Lenny Goldberg is executive director of the California Tax Reform Association (of which CTA is a member) and also heads a public interest consulting and lobbying firm in Sacramento. He has been involved with major tax legislation and tax initiative campaigns in California for the past 25 years. He is on the board of Citizens for Tax Justice in Washington, D.C., and is on the advisory committee of the Franchise Tax Board. Goldberg has written extensively on reforming Proposition 13 and discusses the measure here.
When Proposition 13 passed, did people expect the impacts?
Nobody understood how deep the impacts were going to be. Businesspeople didn’t support it; they said that if this passes you will come after us. Now look at where we are at 40 years later. The two-thirds vote requirement for taxes was insidious. What it has meant since is that you can’t close loopholes in the tax code because that’s considered a tax increase.
Prop. 13 set up an anti-tax bias in the whole system. It locked down the ability to do much for the public sector because of very little money for local governments. The tax revolt in California led to [the presidential election of] Ronald Reagan and 40 years of “Government is the problem.”
What was the environment like during that time?
Everyone understood that property tax reform was necessary. With inflation and housing prices but not [a rise] in incomes, people felt like they were stuck. The state had a huge surplus, but then-Gov. Jerry Brown didn’t want to spend on property tax relief for homeowners. The Legislature worked on tax reform for an entire year — it should have passed, but it didn’t. Howard Jarvis then came out with another proposal that eventually became Prop. 13. It led to people passing what they thought was homeowner tax relief, but was actually commercial tax relief.
How will the Schools and Communities First (SCF) initiative help reform Prop. 13?
Corporations will pay their fair share. It will provide huge relief to the local tax base — and to schools and students.
Money should be coming into the public sector from big economic development and property taxes. It used to be that you bring in new development and you could pay for not just your schools but your parks and libraries. You could see improvements for the community. In this case, big development has been costly, but it hasn’t benefited people. Small businesses are taking the impact because corporations aren’t paying their fair share.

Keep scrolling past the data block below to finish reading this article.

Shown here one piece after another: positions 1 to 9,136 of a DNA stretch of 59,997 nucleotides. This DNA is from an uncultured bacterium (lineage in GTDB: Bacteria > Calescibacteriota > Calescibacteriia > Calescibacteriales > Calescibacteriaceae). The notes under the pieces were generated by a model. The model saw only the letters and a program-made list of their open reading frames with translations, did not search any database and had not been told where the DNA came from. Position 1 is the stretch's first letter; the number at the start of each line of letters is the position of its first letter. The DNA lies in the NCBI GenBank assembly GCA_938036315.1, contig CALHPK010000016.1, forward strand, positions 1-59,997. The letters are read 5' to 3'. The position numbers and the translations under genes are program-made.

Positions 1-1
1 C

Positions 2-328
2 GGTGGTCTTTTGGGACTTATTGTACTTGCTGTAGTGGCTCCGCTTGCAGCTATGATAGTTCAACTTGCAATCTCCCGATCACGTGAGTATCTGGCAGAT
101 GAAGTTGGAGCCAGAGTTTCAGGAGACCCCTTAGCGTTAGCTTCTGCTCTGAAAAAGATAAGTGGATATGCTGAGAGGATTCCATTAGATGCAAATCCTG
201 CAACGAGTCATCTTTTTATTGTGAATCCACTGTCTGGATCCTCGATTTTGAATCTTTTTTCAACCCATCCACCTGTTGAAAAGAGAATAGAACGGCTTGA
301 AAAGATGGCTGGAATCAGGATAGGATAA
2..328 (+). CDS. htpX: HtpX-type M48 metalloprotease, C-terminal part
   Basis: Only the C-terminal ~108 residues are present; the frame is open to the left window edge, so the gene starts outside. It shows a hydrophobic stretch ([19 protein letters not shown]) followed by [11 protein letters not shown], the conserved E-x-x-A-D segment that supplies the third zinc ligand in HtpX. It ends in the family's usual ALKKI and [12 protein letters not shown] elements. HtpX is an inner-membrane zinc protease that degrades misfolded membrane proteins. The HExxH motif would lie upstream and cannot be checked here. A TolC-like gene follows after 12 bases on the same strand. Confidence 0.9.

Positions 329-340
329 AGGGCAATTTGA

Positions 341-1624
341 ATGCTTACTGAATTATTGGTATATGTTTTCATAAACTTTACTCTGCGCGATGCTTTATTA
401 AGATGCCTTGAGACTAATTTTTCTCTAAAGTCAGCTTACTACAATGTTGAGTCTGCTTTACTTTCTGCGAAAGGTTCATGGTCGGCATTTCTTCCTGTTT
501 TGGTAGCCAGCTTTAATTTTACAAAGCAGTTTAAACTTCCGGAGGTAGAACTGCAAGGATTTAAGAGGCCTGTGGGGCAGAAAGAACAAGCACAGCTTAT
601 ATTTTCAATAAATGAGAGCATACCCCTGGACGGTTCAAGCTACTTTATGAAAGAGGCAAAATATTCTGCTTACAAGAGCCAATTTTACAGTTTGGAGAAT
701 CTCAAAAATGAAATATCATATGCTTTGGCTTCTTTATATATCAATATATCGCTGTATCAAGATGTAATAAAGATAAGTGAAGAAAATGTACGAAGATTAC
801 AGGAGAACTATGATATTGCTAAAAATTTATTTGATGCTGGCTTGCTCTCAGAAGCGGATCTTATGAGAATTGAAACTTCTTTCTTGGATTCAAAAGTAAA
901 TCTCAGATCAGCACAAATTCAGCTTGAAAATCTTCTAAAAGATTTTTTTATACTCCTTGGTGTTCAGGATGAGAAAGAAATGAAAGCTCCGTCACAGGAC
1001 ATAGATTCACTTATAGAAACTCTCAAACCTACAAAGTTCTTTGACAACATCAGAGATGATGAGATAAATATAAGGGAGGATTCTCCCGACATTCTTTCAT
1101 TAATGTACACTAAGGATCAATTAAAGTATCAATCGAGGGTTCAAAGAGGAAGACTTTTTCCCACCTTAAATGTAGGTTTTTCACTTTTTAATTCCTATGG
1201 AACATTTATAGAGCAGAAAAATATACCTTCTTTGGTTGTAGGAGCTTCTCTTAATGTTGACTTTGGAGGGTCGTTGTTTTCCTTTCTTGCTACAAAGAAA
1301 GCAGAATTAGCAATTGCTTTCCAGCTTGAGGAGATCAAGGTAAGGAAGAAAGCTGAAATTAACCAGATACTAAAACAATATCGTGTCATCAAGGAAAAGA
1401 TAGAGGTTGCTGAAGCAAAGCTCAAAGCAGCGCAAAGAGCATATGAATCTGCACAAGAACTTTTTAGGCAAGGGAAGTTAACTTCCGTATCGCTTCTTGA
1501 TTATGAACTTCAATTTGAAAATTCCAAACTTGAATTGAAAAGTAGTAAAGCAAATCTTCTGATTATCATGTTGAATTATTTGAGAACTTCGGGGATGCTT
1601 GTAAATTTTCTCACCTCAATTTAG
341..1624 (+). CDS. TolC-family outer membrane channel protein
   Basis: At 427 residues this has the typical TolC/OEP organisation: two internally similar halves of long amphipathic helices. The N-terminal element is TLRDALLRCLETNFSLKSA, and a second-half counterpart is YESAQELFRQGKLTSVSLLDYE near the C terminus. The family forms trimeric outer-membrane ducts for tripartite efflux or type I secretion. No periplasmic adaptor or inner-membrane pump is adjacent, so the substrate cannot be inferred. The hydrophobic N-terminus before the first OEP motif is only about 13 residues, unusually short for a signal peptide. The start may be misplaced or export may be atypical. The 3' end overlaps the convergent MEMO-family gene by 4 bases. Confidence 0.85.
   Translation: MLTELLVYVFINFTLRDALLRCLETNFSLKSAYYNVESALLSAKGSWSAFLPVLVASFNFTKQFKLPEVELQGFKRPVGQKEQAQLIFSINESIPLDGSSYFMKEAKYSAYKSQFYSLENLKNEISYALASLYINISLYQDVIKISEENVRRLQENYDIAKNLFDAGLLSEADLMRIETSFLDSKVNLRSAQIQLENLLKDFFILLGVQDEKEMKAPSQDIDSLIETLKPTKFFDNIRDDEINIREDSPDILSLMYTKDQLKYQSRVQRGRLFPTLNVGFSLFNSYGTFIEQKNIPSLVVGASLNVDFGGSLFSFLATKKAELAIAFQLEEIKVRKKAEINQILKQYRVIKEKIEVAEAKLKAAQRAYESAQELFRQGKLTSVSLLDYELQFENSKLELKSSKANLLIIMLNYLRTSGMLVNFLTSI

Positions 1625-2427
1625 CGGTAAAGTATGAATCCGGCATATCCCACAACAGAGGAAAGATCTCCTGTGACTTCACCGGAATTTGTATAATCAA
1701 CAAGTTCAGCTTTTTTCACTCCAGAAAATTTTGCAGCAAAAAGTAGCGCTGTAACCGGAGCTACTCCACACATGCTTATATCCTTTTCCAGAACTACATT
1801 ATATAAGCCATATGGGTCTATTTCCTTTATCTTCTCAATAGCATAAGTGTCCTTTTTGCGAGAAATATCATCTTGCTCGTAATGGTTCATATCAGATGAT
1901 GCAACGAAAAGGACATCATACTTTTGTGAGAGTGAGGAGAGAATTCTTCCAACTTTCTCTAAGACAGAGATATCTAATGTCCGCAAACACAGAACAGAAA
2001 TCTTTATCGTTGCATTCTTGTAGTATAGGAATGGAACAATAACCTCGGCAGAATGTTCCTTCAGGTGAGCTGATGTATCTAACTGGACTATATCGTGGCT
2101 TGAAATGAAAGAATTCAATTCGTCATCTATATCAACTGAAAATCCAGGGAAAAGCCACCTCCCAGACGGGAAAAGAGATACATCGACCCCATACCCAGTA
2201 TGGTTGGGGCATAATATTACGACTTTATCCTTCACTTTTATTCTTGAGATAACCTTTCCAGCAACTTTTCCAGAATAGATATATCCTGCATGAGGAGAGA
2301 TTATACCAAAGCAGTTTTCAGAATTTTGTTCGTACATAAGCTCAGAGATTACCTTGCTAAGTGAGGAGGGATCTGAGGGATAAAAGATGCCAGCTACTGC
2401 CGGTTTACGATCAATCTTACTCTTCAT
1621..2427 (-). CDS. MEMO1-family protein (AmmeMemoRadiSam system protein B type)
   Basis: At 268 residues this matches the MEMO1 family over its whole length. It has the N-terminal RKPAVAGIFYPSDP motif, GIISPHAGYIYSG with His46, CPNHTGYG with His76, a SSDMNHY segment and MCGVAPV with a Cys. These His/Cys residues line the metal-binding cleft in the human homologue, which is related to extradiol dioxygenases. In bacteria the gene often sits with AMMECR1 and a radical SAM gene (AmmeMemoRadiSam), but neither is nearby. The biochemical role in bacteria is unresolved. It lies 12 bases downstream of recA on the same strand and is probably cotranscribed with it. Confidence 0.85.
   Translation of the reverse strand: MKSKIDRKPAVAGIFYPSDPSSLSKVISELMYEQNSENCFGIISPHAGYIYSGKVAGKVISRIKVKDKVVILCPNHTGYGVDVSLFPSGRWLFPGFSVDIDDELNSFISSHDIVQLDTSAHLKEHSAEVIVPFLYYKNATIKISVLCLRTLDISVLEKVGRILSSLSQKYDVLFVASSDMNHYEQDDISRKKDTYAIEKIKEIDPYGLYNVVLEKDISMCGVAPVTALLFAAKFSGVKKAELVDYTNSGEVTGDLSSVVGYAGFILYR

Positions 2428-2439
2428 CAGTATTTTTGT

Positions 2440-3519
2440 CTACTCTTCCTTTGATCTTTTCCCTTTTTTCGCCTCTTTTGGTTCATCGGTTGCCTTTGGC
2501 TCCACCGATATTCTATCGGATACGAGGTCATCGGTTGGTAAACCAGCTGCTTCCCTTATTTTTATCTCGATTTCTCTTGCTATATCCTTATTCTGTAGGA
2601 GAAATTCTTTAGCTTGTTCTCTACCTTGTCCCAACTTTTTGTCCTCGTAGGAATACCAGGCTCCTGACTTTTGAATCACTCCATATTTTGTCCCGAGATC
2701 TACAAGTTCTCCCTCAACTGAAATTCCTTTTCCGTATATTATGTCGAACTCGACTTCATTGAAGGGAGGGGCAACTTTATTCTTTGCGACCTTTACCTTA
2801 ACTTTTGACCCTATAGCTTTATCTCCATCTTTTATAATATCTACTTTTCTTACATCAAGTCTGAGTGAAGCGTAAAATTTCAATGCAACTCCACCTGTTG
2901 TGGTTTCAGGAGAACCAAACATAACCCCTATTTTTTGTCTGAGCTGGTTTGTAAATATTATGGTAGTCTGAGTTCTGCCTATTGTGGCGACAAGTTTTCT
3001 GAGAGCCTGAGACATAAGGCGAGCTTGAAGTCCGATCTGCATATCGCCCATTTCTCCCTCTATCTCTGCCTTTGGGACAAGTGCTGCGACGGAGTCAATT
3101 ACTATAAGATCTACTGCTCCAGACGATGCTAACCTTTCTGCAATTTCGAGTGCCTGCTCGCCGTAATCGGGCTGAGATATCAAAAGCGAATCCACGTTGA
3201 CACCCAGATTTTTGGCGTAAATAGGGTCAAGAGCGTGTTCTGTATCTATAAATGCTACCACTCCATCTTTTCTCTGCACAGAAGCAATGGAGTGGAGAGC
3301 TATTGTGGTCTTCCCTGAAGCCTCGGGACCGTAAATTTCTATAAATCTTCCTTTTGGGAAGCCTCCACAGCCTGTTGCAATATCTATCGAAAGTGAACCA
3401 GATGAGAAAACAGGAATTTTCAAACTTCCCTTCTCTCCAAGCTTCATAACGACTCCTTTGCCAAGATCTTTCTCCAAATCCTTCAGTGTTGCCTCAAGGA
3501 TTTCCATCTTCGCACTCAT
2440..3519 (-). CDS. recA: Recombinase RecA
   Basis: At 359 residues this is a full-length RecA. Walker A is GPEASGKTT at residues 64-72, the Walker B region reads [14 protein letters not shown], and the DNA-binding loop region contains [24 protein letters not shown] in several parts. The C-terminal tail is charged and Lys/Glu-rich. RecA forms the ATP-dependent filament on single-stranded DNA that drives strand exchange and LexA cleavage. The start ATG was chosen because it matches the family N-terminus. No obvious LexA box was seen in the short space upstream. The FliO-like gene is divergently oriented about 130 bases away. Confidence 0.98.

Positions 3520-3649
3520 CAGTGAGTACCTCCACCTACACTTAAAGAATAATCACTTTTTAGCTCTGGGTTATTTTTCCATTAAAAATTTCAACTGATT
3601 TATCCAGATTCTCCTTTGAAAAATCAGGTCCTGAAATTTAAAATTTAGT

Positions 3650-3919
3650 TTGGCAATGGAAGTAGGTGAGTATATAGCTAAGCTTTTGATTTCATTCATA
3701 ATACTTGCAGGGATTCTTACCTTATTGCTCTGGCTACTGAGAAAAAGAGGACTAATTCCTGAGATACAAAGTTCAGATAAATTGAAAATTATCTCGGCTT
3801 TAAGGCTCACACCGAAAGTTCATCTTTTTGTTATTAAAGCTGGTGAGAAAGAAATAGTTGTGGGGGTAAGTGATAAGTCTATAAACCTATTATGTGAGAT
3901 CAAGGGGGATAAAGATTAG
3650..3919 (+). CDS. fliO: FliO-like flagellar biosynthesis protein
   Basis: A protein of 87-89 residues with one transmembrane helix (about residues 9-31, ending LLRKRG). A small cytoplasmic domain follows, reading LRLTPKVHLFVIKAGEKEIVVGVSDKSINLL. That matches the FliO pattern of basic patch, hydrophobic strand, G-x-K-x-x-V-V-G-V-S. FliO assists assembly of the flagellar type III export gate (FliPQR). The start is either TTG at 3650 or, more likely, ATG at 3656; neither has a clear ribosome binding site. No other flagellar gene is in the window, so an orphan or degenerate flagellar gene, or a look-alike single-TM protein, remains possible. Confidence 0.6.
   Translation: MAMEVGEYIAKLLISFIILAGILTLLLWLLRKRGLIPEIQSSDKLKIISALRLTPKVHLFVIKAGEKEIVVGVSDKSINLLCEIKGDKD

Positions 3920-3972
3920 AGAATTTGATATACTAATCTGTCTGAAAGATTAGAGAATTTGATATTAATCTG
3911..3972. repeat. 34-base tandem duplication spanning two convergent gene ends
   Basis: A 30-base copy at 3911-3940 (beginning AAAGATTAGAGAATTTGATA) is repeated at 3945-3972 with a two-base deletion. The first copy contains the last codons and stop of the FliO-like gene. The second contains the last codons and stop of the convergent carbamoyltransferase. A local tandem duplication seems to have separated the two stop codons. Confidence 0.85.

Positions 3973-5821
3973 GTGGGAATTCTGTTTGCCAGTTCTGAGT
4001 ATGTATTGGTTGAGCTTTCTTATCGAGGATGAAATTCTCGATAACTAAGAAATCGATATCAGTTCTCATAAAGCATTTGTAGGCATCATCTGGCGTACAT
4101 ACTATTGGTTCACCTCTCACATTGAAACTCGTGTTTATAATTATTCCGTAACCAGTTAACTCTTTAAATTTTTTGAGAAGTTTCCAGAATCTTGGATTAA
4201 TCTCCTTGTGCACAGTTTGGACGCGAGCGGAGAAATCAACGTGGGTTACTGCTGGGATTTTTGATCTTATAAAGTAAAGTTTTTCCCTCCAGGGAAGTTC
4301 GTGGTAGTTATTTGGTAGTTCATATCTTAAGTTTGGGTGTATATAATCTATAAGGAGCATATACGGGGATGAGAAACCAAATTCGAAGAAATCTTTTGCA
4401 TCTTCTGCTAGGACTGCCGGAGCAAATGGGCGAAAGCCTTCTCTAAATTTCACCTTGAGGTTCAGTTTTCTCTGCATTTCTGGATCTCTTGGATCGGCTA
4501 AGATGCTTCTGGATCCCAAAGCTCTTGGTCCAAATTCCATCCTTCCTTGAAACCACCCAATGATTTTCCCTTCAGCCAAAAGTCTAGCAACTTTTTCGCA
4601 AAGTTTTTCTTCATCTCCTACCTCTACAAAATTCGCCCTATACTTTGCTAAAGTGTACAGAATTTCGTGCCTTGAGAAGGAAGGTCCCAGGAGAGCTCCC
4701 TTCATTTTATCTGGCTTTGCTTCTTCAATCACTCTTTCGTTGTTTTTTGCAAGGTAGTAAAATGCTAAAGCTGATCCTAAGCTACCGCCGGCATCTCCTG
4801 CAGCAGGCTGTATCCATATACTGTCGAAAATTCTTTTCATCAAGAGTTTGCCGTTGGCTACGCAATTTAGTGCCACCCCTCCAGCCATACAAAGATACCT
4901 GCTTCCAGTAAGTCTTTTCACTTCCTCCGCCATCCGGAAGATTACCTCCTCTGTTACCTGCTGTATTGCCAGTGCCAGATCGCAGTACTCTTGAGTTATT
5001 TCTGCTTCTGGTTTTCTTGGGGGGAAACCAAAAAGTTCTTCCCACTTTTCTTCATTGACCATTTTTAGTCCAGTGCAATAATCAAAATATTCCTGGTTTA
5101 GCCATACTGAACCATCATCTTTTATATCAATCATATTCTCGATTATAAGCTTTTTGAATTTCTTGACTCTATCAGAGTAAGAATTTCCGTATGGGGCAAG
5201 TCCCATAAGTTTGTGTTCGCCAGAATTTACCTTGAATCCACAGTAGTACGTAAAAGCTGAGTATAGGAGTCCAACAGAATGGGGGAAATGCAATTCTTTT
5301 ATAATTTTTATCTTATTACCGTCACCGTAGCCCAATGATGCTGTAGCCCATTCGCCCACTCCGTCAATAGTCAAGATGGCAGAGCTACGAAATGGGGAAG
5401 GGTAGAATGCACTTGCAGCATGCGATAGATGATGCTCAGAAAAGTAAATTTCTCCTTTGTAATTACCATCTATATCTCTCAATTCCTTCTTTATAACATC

Local governments, cities and counties and special districts, have been struggling since Prop. 13. The tax base has been completely eroded. Restoring it will make a huge difference — I think the numbers are about $18,000 per classroom or $800 per student, depending on how many students are in a classroom.
What should people know about opposition to SCF?
The opposition’s message is a pure lie. The SCF initiative protects all residential property, whether rental or residential. What it means for all homeowners are better local services and better schools. It also means relief from constant measures on the ballot and fees and taxes homeowners are required to pay.
A lot of education money is going to flow to rural areas (with the help of the Local Control Funding Formula). Agriculture will not be affected; it will be exempt, but in a better business environment.
Proposition 13 (1978)
California voters passed Proposition 13 in 1978. The measure cut commercial and residential property taxes and ensured that property tax increases were limited to no more than 2 percent per year.
Prop. 13 also mandated a two-thirds supermajority in local elections for local governments to increase special taxes.
Before Prop. 13, school districts had relied on property taxes for funding. After Prop. 13, property tax revenue and therefore school funding were slashed. The state’s General Fund has tried to fill the gap, but schools — and our students and educators — have never recovered.
This Prop. 13 should not be confused with Proposition 13, the School and College Facilities Bond, on the March 2020 primary ballot.